There is only one other thing in my house I took for the purpose of passing on and it is from my husbands family. I have a set of 6 little cordial glasses. I believe they are Waterford but am not sure. I will pass them to one of the girls if they want them though at this point I am sure they would rather have the Disney Art my husband and I collect.
Above is a picture of one of the cordial glasses they are tiny. Maybe I will use them one day as dessert dishes so they get some use. Things should be used and loved in my opinion. These are just objects it is the memories they evoke that are truly priceless.
Life got a hold of me back near Valentine’s day with things going on. I decided to take a different take on the Love theme. Instead of speaking of the great love stories of relatives. I decided to tell you about a family I have fallen in love with.
In heading toward a career in professional genealogy, I asked friends to be guinea pigs and let me research their families and practice writing reports with footnotes. I was immediately drawn to all the families I started researching. One in particular drew me in and has kept bringing me back. The Cameron Family.
This family has been my first foray into African American research and I am learning on the fly and falling in love with this family who has been in Texas for over 120 years. In someways African American research is the same as traditional research until you hit 1870. I think this is going to be my adopted project for a while but I am thankful for this opportunity and am blessed that I have wonderful friends who entrusted me with their loved ones.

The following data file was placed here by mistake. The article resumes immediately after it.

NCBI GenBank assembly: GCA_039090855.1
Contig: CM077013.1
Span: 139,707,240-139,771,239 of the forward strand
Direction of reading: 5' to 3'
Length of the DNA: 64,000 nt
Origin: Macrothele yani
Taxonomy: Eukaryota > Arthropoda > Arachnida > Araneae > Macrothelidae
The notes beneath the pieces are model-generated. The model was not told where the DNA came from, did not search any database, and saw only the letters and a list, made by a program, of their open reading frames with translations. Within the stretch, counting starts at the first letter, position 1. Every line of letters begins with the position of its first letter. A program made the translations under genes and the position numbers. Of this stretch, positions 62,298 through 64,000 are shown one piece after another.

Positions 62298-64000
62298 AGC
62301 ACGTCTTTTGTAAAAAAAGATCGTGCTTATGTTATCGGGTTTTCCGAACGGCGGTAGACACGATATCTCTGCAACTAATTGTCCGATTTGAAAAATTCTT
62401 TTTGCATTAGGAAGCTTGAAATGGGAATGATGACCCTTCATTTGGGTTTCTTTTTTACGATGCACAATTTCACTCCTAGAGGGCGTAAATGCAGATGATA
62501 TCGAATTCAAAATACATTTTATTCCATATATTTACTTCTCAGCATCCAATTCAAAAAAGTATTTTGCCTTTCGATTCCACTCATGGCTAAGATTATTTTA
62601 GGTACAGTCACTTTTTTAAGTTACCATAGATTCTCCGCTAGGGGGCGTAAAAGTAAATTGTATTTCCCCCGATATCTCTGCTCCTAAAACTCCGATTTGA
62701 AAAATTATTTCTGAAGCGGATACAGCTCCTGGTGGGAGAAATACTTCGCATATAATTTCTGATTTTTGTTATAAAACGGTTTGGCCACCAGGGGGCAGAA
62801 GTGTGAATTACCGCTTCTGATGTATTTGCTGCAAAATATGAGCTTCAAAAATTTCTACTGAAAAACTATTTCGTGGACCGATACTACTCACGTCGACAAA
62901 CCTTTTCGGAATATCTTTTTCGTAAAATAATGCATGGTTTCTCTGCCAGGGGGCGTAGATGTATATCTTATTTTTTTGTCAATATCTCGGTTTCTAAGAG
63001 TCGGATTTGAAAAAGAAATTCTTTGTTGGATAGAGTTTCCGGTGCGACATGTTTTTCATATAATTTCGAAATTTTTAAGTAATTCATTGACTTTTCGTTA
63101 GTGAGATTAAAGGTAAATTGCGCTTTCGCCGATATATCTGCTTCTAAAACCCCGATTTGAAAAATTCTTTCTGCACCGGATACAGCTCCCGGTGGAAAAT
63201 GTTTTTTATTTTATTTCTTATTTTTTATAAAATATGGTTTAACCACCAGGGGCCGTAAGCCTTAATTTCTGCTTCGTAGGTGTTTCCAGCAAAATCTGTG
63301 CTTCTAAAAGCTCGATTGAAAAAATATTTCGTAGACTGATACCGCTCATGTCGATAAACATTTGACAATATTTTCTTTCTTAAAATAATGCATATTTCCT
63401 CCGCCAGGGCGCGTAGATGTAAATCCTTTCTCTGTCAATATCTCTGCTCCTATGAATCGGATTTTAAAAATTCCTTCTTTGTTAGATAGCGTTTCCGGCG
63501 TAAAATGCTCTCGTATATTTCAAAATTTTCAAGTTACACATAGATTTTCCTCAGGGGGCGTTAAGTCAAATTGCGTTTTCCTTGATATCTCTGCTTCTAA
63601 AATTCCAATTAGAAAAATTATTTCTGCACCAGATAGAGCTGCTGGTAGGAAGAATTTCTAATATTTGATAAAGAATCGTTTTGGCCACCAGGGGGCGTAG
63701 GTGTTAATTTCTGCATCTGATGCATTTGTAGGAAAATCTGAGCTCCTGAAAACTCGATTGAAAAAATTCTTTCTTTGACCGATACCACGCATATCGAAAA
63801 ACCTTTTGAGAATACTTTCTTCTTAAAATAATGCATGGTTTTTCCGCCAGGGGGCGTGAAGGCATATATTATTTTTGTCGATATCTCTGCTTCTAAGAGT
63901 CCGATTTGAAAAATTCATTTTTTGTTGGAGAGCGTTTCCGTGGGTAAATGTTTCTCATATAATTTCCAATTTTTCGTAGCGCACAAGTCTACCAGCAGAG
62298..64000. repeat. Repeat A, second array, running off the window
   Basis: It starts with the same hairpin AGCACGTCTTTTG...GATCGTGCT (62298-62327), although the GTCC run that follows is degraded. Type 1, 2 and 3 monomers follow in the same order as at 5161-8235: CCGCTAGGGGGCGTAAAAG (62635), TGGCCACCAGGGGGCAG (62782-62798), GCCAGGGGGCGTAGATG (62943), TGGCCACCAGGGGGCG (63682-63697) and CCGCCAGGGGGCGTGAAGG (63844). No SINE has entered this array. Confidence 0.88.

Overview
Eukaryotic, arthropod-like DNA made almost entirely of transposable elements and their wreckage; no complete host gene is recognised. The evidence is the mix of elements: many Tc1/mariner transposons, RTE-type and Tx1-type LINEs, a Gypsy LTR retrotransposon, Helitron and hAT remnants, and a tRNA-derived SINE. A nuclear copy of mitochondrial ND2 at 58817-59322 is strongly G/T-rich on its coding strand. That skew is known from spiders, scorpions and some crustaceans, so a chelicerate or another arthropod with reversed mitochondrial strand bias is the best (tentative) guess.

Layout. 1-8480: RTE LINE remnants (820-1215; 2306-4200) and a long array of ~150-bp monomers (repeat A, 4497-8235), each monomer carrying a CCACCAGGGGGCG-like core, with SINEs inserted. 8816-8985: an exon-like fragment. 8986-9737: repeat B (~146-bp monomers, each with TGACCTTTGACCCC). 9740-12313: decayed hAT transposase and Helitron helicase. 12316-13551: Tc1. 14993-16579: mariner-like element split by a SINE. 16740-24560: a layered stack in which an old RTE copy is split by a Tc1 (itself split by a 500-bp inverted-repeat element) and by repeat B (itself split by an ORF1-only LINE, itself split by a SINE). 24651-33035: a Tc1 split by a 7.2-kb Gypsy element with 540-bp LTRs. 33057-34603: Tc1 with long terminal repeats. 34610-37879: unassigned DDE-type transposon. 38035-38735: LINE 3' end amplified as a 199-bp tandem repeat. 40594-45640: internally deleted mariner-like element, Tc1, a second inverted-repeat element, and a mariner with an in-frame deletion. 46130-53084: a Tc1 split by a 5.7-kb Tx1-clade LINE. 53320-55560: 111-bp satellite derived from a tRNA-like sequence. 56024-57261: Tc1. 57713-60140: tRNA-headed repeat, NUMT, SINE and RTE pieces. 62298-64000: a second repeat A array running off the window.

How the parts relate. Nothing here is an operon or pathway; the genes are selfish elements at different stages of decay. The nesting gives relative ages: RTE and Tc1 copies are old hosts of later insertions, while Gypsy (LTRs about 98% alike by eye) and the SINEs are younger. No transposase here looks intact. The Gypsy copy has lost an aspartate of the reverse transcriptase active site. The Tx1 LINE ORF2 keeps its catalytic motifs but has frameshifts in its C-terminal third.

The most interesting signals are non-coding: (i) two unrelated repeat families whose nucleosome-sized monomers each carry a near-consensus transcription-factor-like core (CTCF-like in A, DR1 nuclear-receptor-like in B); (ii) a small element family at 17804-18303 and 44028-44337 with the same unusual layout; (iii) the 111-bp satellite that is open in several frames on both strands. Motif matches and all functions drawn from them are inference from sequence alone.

I think this is one of my favorite prompts so far in the 52 Ancestors challenge. I love the use of family names. When I named each of my children my husband and I spent hours pouring over names. We never did use Zachary Tobias or Rebecca Lynn, neither of which has a family connection. We did instead to choose to name our children after family though I never did get to stick grandpa’s name Earl in anything.
We have a Chiara Michelle after me and my grandmother, a James Michael after both grandfathers and then we have Samantha Dawn, who shares a middle name with my Mom, along with her first initial. Going through the family there are some cool names from Leslie Winchester Beardsley and Olive Virginia Witherwax, or Lorin Nehemiah Larkin and my personal favorite Bezaleel Wood.
I did not know about Bezaleel Wood until after I submitted my application to the Daughters of the American Revolution under Lorin Larkin. I was visiting a Facebook group in 2016 and they said to look for other patriots through spouses and children. Lo and behold I found Bezaleel Wood, my 5th great-grandfather.
Bezaleel Wood was born 10 September 1758 in Lunenburg, Massachusetts to Jonathan Wood and his second wife Sarah Gary. He is named after an older brother who died in 1756. (Let me just say that naming your kid after a child who died is creepy. Yeah, I know it was a common practice but I still find it creepy.)
Bezaleel married Mehetabel Darby in 1778. They had 2 daughters that I have proven Sarah, my 4th great-grandmother who married John Larkin and Mary, who married Thomas Haynes. There may have been 2 other children (Eleazer and Elizabeth but I have not proven them to date).
After the American Revolution where Bezaleel served under Captain Joseph Bellows, the family relocated to Plattsburgh, Clinton County, NY where he lived until he died on 25 February 1818.
Bezaleel and Mehetabel Wood are buried in the Baker Cemetery off of Route 3 in Clinton County. I am happy to have discovered this ancestor and will keep learning more about him.
(photo courtesy of Find A Grave)
Week 5 of the challenge was In the Census. Census are one of the main records, I use when I look into the family history. Every now and then I will revisit a census record to see what other clues can be found.
I also now go and read the enumerators instructions to better understand what was being asked. Census records have all kinds of bread crumbs in them.